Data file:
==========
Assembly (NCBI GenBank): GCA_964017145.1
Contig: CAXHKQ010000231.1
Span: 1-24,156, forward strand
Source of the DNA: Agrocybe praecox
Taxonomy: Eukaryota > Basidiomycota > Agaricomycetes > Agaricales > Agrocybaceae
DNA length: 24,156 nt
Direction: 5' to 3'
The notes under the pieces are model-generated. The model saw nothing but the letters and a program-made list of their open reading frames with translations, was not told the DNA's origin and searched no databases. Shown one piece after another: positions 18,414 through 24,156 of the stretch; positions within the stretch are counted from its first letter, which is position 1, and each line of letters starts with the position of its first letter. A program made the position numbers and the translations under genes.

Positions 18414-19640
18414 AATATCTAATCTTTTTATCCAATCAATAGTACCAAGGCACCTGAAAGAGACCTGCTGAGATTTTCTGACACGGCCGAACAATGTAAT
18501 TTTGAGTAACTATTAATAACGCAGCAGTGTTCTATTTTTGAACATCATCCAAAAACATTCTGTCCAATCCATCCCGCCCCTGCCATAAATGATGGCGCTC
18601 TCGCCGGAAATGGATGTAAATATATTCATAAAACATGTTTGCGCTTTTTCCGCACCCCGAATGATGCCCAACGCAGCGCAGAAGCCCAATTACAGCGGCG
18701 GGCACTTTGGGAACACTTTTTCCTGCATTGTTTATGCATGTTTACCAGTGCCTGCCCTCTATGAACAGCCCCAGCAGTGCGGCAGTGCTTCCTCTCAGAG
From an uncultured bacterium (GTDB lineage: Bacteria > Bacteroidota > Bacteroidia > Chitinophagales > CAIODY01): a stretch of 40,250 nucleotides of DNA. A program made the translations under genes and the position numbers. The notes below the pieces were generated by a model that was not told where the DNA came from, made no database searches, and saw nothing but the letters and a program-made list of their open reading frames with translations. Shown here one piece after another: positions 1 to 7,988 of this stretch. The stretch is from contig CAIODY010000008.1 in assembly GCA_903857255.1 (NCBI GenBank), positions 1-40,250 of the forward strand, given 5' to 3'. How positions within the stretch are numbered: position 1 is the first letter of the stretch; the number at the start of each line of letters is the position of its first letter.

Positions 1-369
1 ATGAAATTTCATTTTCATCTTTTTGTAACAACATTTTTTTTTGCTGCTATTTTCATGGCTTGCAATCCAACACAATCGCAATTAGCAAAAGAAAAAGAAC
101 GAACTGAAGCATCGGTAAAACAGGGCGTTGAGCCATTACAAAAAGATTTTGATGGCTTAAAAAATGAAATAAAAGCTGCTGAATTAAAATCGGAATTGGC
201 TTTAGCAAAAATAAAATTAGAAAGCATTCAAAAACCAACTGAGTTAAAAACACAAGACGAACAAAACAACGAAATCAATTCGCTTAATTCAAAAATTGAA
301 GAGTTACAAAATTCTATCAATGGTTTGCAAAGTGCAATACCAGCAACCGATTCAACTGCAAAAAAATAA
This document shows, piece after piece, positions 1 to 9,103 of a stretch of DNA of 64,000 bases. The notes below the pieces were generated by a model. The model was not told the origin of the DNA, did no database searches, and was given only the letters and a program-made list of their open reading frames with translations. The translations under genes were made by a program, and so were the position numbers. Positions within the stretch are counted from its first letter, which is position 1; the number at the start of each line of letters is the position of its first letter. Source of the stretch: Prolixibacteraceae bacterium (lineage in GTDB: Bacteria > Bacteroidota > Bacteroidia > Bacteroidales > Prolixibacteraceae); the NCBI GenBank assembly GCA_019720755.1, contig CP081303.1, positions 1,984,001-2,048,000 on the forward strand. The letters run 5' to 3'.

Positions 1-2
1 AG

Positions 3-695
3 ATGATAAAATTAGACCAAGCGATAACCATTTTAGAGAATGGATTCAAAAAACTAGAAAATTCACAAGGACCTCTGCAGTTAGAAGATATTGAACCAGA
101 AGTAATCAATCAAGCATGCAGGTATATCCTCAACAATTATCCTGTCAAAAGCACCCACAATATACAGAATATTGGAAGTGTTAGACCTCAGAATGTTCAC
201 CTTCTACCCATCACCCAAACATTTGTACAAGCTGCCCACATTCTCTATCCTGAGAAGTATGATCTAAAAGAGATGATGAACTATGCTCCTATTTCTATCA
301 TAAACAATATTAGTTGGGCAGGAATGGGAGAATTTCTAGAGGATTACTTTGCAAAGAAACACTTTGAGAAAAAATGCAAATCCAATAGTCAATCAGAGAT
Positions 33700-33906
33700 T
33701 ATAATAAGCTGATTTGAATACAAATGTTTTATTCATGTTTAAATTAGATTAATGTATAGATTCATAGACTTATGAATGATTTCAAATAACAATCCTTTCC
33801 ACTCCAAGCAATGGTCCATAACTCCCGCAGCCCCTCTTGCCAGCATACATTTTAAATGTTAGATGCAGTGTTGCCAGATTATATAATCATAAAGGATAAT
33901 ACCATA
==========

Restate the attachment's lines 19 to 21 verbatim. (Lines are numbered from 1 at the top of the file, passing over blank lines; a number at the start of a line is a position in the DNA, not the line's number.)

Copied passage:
301 GAGTTACAAAATTCTATCAATGGTTTGCAAAGTGCAATACCAGCAACCGATTCAACTGCAAAAAAATAA
This document shows, piece after piece, positions 1 to 9,103 of a stretch of DNA of 64,000 bases. The notes below the pieces were generated by a model. The model was not told the origin of the DNA, did no database searches, and was given only the letters and a program-made list of their open reading frames with translations. The translations under genes were made by a program, and so were the position numbers. Positions within the stretch are counted from its first letter, which is position 1; the number at the start of each line of letters is the position of its first letter. Source of the stretch: Prolixibacteraceae bacterium (lineage in GTDB: Bacteria > Bacteroidota > Bacteroidia > Bacteroidales > Prolixibacteraceae); the NCBI GenBank assembly GCA_019720755.1, contig CP081303.1, positions 1,984,001-2,048,000 on the forward strand. The letters run 5' to 3'.

Positions 1-2